The meaning of the term 'Accidental Project Manager' was immediately clear to me the first time I heard it even though no one explained it to me. It implied to me someone who had become a PM quite accidentally, likely through being asked to do a job that required project management. I don't recall where I heard it but apparently the term goes back to 1988 and both Bob Graham at the Wharton Business School and J. Davidson Frame at George Washington University. The idea is that people fumble or stumble into the role of project manager without really understanding the role. It is quite possible they might be doing project management without knowing it is project management. Through a trial by fire process they get the job done, learn, and often develop tools and skills that are required for that job. Or they fail in some spectacular way.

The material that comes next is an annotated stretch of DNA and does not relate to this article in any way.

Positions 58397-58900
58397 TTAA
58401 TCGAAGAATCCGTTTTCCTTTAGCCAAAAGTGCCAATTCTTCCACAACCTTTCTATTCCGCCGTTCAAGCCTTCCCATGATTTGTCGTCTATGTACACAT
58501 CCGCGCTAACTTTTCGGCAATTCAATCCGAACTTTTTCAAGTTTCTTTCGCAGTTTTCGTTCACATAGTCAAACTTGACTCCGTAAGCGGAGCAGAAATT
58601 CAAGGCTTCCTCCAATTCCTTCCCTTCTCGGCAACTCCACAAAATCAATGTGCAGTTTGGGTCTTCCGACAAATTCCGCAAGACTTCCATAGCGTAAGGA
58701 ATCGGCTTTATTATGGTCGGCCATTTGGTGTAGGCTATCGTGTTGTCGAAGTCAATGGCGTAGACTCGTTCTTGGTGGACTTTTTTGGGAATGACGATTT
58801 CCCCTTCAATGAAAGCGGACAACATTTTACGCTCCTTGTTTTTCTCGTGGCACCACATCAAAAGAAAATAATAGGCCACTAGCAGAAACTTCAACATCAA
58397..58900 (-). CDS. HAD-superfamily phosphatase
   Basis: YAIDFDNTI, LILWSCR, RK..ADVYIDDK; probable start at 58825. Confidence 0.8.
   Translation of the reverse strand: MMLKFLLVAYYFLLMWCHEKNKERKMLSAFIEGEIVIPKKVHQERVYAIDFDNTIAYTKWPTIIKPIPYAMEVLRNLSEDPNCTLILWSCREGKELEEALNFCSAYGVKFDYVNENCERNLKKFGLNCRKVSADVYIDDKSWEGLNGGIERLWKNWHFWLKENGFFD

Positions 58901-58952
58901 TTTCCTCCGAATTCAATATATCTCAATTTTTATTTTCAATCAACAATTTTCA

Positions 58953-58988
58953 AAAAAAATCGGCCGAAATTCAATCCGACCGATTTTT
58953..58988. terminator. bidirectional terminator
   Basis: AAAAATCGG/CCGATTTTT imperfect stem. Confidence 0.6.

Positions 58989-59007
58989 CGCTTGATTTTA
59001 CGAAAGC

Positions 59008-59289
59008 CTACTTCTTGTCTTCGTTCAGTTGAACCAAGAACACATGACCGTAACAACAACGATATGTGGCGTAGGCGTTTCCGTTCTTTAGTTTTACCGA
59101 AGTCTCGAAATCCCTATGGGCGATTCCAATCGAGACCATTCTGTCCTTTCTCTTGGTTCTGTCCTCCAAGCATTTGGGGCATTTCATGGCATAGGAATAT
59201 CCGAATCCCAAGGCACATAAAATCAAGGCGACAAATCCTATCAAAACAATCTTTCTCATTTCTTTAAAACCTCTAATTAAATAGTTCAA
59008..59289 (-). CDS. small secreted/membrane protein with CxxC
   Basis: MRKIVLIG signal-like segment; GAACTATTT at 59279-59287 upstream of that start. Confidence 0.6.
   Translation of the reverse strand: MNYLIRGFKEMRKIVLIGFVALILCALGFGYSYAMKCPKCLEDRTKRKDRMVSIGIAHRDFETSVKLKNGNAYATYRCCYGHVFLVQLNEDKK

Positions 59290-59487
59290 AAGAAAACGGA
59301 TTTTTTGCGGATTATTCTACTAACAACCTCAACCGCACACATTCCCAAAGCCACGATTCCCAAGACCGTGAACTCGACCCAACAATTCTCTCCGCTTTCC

- Once you form the scrum teams, try to keep the teams stable and bring the work to the teams.
- Have a clear product vision via the inception deck (thanks Jim Hlavaty)
- Scrum teams are design/build/test and should focus on SW development, not be a bunch of business analysts creating non-value add deliverables
- The product owner is critical!
- Scaling agile is possible, though it is critical to have coordination of the leadership, scrum masters and product owners, a centralized backlog, and appropriate tools such as VersionOne or Rally.
- A product team composed of product owner, analyst, lead architect, scrum master and development lead is important to success.
- Most traditional PMO progress reports are not important in an agile program. That doesn't mean that you stop doing them.
- No matter how agile you are, you will often have non-agile projects in the portfolio to deal with.
- Resource overallocation kills. Where possible, push to get a person on one and only one team.